It has happened to me more than I’d like to admit, where I’ve responded to an email based on what I expected it to say, instead of properly reading the words and thinking about the intentions of the author.

And while the momentum of the thoughts in our own minds seem intractable — the effect is exponentially magnified when dealing with shared ideas among a group.

Jumping straight into a higher geared communication is like trying to get up an incline in a car stationary vehicle in second gear. Things won’t proceed according to plan.

Slipping the clutch

When the person trying to propagate his idea doesn’t take the momentum and information gradient into account then the gears of communication don’t lock in, and the person attempting the communication just ends up revving their engine with no effect on others. This causes an increasing amount of heat and friction until either the poor sod runs out of gas (burnout), or blows a gasket (apathy or mental breakdown).

This is the consequence of my own poorly planned communications I experience most frequently.

I get frustrated by being unable to get things moving along within the seemingly impossible constraints of lower geared communications. I then try to force the issue using higher gear interactions, but all I end up accomplishing is aggravating my own sense of frustration and injustice.

Stalling the engine

This is probably the most common outcome of poorly planned higher-gear communication.

Be it in a large meeting where half the attendees are bored or distracted by their personal devices, emails that are missed due to signal overload, or any other shared communication that is either lost, missed or ignored due to insufficient traction.

There’s no drama, conflict, heat or noise, but there’s also no progress or sharing of ideas. All the necessary elements for communication are present, but just like a shuddering engine, it goes no further than the initial attempt that was made.

Unless the person turning the key addresses the problem, they will continue their futile attempts with no effect until they have depleted their reserves.

Grinding gears

When an incorrectly geared communication is forced either by will or circumstance, and there is no escape from the gears interlocking — you get a grinding of gears resulting in noise, friction … conflict.

While it is possible to still move communication along with grinding gears, it is an unpleasant experience for all involved, and if it happens too frequently the gears will deteriorate until there is a total communication breakdown. In business terms, the common consequences are people changing departments, employers or careers.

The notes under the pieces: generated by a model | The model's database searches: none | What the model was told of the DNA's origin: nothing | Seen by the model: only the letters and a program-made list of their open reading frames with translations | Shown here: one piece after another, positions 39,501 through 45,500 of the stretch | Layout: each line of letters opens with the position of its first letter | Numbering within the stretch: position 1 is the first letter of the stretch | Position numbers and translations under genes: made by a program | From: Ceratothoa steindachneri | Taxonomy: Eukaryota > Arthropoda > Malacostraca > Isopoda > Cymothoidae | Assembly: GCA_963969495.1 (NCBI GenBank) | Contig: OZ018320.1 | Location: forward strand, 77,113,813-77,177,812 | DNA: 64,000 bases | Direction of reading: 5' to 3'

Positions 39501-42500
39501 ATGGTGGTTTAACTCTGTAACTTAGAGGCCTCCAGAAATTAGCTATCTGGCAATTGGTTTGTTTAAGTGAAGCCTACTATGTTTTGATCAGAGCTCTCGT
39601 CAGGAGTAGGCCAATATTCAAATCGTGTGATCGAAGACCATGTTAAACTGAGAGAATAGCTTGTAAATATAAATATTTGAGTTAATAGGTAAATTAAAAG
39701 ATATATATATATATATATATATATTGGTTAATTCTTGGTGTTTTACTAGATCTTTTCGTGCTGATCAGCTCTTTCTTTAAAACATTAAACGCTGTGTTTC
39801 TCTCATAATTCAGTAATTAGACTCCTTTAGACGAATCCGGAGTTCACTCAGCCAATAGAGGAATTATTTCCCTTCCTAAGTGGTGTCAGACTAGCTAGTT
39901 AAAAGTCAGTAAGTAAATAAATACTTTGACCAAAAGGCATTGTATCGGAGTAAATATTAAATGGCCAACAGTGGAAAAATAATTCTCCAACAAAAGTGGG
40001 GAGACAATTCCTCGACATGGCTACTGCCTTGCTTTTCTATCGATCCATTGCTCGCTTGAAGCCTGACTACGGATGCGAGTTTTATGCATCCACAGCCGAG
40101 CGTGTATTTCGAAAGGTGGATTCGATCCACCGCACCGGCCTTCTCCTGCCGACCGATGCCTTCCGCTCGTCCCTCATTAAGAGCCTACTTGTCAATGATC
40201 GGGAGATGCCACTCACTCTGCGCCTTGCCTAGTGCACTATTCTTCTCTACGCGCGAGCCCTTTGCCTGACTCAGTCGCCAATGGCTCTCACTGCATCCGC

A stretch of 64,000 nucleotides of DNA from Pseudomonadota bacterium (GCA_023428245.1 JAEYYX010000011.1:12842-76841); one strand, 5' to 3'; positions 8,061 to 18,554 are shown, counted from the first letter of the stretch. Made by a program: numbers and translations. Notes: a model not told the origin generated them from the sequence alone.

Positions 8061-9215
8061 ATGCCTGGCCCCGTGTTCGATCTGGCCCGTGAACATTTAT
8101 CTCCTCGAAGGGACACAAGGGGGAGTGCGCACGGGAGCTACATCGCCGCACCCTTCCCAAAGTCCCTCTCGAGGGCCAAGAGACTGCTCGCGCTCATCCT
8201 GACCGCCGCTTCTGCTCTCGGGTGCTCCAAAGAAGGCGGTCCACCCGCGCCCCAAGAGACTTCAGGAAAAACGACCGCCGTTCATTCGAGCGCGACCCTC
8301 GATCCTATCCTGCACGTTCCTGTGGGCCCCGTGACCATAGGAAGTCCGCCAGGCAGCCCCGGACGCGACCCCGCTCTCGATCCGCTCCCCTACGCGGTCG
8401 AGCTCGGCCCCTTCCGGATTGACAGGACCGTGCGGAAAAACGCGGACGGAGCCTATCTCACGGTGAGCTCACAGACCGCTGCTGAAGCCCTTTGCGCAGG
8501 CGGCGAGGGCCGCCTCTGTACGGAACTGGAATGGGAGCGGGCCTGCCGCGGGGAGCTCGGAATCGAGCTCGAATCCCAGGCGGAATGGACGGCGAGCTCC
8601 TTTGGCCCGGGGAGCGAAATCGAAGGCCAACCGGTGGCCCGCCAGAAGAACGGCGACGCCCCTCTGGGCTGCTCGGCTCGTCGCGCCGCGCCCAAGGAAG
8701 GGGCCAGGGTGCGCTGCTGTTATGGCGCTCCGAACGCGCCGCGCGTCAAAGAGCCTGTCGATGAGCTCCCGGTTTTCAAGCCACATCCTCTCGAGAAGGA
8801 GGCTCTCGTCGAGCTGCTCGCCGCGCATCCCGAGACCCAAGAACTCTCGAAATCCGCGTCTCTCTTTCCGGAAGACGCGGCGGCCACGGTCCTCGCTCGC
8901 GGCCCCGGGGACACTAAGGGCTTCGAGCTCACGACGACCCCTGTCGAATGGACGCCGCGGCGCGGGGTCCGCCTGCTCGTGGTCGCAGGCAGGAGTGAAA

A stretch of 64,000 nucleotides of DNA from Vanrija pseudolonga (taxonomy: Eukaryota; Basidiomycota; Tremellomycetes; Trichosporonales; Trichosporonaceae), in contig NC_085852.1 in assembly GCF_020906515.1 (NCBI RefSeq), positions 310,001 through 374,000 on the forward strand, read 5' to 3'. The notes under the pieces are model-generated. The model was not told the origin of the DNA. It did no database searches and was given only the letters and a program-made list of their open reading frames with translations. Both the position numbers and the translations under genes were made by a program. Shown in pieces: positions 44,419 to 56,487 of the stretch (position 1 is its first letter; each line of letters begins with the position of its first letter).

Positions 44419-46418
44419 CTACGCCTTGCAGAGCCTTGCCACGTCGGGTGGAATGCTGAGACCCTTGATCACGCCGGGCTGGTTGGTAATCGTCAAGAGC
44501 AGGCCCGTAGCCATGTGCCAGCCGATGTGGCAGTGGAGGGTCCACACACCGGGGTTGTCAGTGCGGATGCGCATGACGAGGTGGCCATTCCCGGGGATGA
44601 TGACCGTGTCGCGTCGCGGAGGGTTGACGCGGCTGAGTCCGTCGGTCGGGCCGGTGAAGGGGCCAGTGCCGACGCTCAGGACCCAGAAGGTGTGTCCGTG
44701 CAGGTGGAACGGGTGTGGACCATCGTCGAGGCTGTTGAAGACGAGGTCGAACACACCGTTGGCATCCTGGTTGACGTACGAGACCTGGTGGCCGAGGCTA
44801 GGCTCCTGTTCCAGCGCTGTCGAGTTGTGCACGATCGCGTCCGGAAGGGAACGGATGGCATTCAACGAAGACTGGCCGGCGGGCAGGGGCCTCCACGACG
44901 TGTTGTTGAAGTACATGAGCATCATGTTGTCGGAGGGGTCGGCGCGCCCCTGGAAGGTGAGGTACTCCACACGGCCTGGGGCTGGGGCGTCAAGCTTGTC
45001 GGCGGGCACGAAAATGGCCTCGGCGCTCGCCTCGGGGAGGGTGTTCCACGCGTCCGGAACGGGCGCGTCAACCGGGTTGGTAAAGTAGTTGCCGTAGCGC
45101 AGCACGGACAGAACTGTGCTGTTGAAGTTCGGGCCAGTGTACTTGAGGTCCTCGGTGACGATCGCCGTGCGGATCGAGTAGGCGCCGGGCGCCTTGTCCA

Blowing the gearbox

What can also happen is that when higher geared communication is driven by someone in a position of authority (a stronger engine), and they try and force the higher geared communication against momentum or a too steep gradient the gears of communication can strip, leading to a total breakdown requiring intensive and extensive outside help to get things going again.

In human terms these are ‘hostage’ situations that occur with runaway conflict ranging from tears, nervous breakdowns to physical violence.

Smooth operator

So — if compatible gears are a prerequisite for communication, but the reality is that the gears just don’t fit, what can you do? The best advice I’ve come across to finding common ground is by following Mark Goulston’s advice from his seminal book ‘Just Listen’ — and do just that. Listen.

Mark’s incontrovertible logic states that you can’t listen if you’re busy talking, and if you’re dealing with any kind of scenario where you’re feeling you’re losing traction, just shut up and listen.

And seeing that it’s impossible to gauge traction without listening, it’s probably a good idea to just shut up most of the time anyway.

Going the distance

If you want to be assured of the most complete possible idea transfer between two people, then a one-on-one, face to face conversation is the best communication ‘gear’.

But it’s also the most time consuming: only relying on face-to-face communications would be like driving around in first gear all the time.

Sure, you’ll have maximum traction, but you won’t get very far. You can try speeding things up in first gear by giving more gas (having more meetings) or revving the car (working longer hours), but at some stage you’ll blow the engine (burnout) or strip the gears.

Higher geared communications are essential for going the distance. The gears need to fit into each other, be properly lubricated, and there needs to either be sufficient momentum behind the concepts or a sufficiently low information gradient for the ideas to be exchanged effectively.

When your communication machinery works well, and you follow the appropriate gear transitions, it’s possible to reach that ideal ‘cruising speed’, where you can cover great distances with minimal heat, noise and engine wear, and maximum fuel efficiency.